Long-Term Exposure to Urban Air Pollution and Mortality in a Cohort of More than A Million Adults in Rome.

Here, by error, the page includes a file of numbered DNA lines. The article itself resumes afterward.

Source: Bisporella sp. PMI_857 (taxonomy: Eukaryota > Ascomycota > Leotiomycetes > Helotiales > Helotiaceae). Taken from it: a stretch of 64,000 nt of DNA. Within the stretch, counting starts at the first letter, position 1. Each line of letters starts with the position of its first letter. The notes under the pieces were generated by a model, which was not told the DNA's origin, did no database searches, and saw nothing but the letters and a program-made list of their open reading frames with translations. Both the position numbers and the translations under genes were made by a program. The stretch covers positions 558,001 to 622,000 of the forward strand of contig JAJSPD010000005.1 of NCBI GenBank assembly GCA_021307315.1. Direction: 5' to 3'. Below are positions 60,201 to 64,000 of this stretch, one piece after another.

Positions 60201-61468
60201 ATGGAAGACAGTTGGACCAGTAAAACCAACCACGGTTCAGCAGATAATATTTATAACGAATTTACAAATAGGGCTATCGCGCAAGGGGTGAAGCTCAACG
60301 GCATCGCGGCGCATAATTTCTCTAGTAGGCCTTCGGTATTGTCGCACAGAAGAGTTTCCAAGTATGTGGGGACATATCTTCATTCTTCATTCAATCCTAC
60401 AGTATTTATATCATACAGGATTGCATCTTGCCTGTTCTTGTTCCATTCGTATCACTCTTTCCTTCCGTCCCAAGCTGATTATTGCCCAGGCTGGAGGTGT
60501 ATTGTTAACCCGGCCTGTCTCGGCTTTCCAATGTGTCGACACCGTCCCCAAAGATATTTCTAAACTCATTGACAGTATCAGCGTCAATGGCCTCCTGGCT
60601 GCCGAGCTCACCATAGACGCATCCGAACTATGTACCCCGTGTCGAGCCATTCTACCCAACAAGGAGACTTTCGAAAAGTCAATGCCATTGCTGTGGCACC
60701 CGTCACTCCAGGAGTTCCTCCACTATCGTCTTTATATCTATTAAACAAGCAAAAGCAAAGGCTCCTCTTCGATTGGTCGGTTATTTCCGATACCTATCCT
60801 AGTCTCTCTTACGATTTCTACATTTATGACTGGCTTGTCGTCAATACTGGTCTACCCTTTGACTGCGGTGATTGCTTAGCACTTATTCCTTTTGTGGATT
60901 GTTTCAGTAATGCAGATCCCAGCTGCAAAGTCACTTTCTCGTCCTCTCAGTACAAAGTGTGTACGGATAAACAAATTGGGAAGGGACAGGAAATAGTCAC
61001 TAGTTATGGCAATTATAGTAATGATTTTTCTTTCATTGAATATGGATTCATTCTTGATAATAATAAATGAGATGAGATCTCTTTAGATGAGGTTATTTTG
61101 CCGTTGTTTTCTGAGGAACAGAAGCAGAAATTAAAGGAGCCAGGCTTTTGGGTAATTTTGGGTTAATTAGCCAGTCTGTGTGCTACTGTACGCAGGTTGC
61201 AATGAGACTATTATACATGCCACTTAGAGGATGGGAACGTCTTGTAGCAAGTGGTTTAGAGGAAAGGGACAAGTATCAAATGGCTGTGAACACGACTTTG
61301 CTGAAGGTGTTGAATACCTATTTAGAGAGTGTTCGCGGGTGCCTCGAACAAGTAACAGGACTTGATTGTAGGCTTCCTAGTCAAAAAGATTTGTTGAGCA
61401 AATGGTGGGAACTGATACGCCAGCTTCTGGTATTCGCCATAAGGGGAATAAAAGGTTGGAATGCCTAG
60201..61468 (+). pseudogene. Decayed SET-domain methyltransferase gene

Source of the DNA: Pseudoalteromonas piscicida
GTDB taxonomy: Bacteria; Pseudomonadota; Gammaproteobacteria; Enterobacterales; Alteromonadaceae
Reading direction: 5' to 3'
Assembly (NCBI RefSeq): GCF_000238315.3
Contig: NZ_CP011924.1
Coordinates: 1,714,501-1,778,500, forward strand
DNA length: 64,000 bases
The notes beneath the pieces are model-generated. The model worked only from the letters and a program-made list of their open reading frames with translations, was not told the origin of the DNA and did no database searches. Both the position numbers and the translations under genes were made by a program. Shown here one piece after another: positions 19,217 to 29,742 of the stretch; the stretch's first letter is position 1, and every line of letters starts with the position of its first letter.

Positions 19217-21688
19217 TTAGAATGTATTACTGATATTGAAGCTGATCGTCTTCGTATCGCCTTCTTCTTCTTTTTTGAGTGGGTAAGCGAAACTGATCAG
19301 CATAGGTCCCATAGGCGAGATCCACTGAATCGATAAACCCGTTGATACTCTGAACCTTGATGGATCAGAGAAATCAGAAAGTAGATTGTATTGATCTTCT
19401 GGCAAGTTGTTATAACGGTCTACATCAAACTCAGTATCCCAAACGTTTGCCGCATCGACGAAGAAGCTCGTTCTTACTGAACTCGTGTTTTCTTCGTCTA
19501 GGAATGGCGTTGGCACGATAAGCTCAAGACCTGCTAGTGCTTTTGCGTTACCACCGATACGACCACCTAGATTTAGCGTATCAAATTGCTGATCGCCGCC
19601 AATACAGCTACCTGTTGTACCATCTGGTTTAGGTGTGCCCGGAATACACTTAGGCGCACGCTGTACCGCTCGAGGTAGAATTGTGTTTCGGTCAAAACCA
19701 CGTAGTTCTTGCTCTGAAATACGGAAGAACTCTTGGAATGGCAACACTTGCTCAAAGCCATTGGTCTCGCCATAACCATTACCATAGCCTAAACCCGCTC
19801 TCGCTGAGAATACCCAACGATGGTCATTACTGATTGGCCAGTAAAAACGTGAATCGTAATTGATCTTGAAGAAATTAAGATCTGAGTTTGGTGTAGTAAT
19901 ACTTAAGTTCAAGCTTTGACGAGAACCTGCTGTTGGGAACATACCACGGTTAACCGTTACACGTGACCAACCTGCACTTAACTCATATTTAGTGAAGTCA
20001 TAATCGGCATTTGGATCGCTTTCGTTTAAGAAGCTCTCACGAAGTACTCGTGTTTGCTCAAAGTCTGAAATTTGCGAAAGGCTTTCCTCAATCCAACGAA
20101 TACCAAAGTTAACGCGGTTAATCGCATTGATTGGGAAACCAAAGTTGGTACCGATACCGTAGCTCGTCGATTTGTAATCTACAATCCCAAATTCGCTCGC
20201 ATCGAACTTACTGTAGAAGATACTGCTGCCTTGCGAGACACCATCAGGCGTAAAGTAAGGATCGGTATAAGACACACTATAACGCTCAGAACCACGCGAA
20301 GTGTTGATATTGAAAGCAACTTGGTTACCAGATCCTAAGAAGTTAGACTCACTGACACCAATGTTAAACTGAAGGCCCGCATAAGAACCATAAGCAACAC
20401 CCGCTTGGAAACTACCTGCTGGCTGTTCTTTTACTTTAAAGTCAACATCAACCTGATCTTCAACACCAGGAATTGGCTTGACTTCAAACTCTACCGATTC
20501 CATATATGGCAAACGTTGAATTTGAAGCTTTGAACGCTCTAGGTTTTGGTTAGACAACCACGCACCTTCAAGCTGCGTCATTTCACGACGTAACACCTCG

BACKGROUND: Few European studies have investigated the effects of long-term exposure to both fine particulate matter (PM2.5) and nitrogen dioxide (NO2) on mortality. OBJECTIVES: To analyze the association of exposure to NO2, PM2.5 and traffic indicators on cause-specific mortality; to evaluate the form of the concentration-response relationship. METHODS: We analyzed a population-based cohort enrolled at 2001 Census with 9 years of follow-up. We selected all 1,265,058 subjects, aged ≥ 30 years, who had been living in Rome for at least 5 years at baseline. Residential exposures included annual NO2 (from a land use regression model), annual PM2.5 (from a Eulerian dispersion model), traffic intensity and distance to roads with >10,000 vehicles/day. We used Cox regression models to estimate associations with cause-specific mortality adjusted for individual (sex, age, place of birth, residential history, marital status, education, occupation) and area (socioeconomic status, clustering) characteristics. RESULTS: Long-term exposures to both NO2 and PM2.5 were associated with an increase in non-accidental mortality (Hazard Ratio, HR=1.03; 95% CI: 1.02, 1.03 per 10 µg/m3NO2; HR = 1.04; 95% CI: 1.03, 1.05 per 10 µg/m3 PM2.5). The strongest association was found for ischemic heart diseases (IHD, HR = 1.10; 95% CI: 1.06, 1.13 per 10 µg/m3 PM2.5), followed by cardiovascular diseases and lung cancer. The only association showing some deviation from linearity was that between NO2 and IHD. In a bi-pollutant model, the estimated effect of NO2 on mortality was independent of PM2.5. CONCLUSIONS: This large study strongly supports an effect of long-term exposure to NO2 and PM2.5 on mortality, especially from cardiovascular causes. The results are relevant for the next European policy decisions regarding air quality.